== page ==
As others have observed, it's no coincidence those societies that overwhelmingly embraced Neoliberalism have found themselves unable to cope with a public health crisis on the scale of Coronavirus. Spend years cutting back the state, penny-pinching across government departments, outsourcing essential services to rapacious corporations while pushing the belief that publicly funded is inherently bad, privately-funded good, and look what happens. The mindset of prevention or even preparation is abandoned for moment-to-moment survival in the run-down world of public health. Our state doesn’t amass the equipment or resources any longer so would rather adopt the mentality of allowing thousands of ‘economically inactive’ citizens to die than shell out to save them, since that money will only have to be clawed back later. In America healthcare is a for-profit institution while here the government throws tens of billions at the inept and immoral likes of Serco to run a track and trace system that falls over when someone doesn’t have the Excel training. The only consequence for these negligent companies is even more money and contracts pushed their way, as they recklessly endanger us all. Meanwhile the government quietly takes our railways back into public hands. Because even the right-wing lunatics in charge understand a private company running the trains without enough passengers to make a profit is either going bust, or will one day wash its hands of the whole thing and stop running a service altogether. Then commuters won’t be able to get into work and the economy collapses. But the same gang of ideological idiots who put the railways into private hands still maintain privatisation is wonderful, although that’s mainly because they will sit on the boards of monopolistic cartels and profiteering multinationals once their career in politics is done, thereby earning a fortune. To pay for this ‘consultancy’ the bills sent to ordinary people for our sold off water, electricity and council services continue to rise exponentially.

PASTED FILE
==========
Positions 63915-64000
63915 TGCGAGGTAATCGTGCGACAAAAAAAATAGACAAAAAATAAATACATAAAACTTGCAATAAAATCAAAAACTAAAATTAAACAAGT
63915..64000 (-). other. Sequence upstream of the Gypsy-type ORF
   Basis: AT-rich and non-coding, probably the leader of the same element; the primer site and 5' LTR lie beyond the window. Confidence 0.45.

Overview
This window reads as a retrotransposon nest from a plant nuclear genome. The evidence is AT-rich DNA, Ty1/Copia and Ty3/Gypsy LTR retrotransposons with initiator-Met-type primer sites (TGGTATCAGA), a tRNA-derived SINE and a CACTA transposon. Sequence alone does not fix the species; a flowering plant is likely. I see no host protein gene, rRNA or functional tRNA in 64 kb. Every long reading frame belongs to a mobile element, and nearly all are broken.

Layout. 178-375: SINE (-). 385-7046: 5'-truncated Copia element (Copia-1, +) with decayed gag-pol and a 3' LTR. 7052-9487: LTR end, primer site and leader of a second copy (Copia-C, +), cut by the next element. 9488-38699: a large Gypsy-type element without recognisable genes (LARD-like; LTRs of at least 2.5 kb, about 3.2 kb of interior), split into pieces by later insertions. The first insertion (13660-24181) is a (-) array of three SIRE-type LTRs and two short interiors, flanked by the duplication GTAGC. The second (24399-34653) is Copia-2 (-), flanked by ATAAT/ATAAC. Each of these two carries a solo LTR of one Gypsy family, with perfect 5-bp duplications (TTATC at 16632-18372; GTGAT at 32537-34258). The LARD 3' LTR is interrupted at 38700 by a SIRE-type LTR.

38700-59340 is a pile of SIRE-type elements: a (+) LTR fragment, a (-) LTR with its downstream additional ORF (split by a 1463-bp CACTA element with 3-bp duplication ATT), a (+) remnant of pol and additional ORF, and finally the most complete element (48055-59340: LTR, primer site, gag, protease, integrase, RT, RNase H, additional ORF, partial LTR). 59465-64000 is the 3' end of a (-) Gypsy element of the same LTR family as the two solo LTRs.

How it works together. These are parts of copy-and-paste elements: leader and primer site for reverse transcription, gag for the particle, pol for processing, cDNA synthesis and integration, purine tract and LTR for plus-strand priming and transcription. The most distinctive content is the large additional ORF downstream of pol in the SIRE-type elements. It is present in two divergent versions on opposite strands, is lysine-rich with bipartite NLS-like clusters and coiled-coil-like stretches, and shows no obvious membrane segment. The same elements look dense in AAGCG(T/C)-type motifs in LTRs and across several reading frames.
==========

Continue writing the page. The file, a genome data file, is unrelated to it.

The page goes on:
For a short time we had a glimmer of hope, both here and in the US. Sadly both countries have since returned to establishment candidates, the current power struggle being the far right versus ‘moderates’ or ‘centrists’, none of whom are inclined to take the kind of action we collectively need; well-off men who would see their financial backers stand down if they did. The establishment have their candidates on the ‘liberal’ side in the form of Joe Biden and Kier Starmer, neither of whom are going to frighten any horses owned by media moguls, CEOs or the super-rich. Progressives have been shunted out of the political limelight, possibly forever. There is no major party offering anything positive for the under forties in the US or UK anymore, and I fear it will stay that way. We had the chance to elect a genuine alternative last December but too many fell for baseless smear campaigns and media-fuelled Brexit bullshit. Our country blew it and now there’s no going back. Even some lifelong Conservative voters are waking up to the reality that there’s no good way out of this.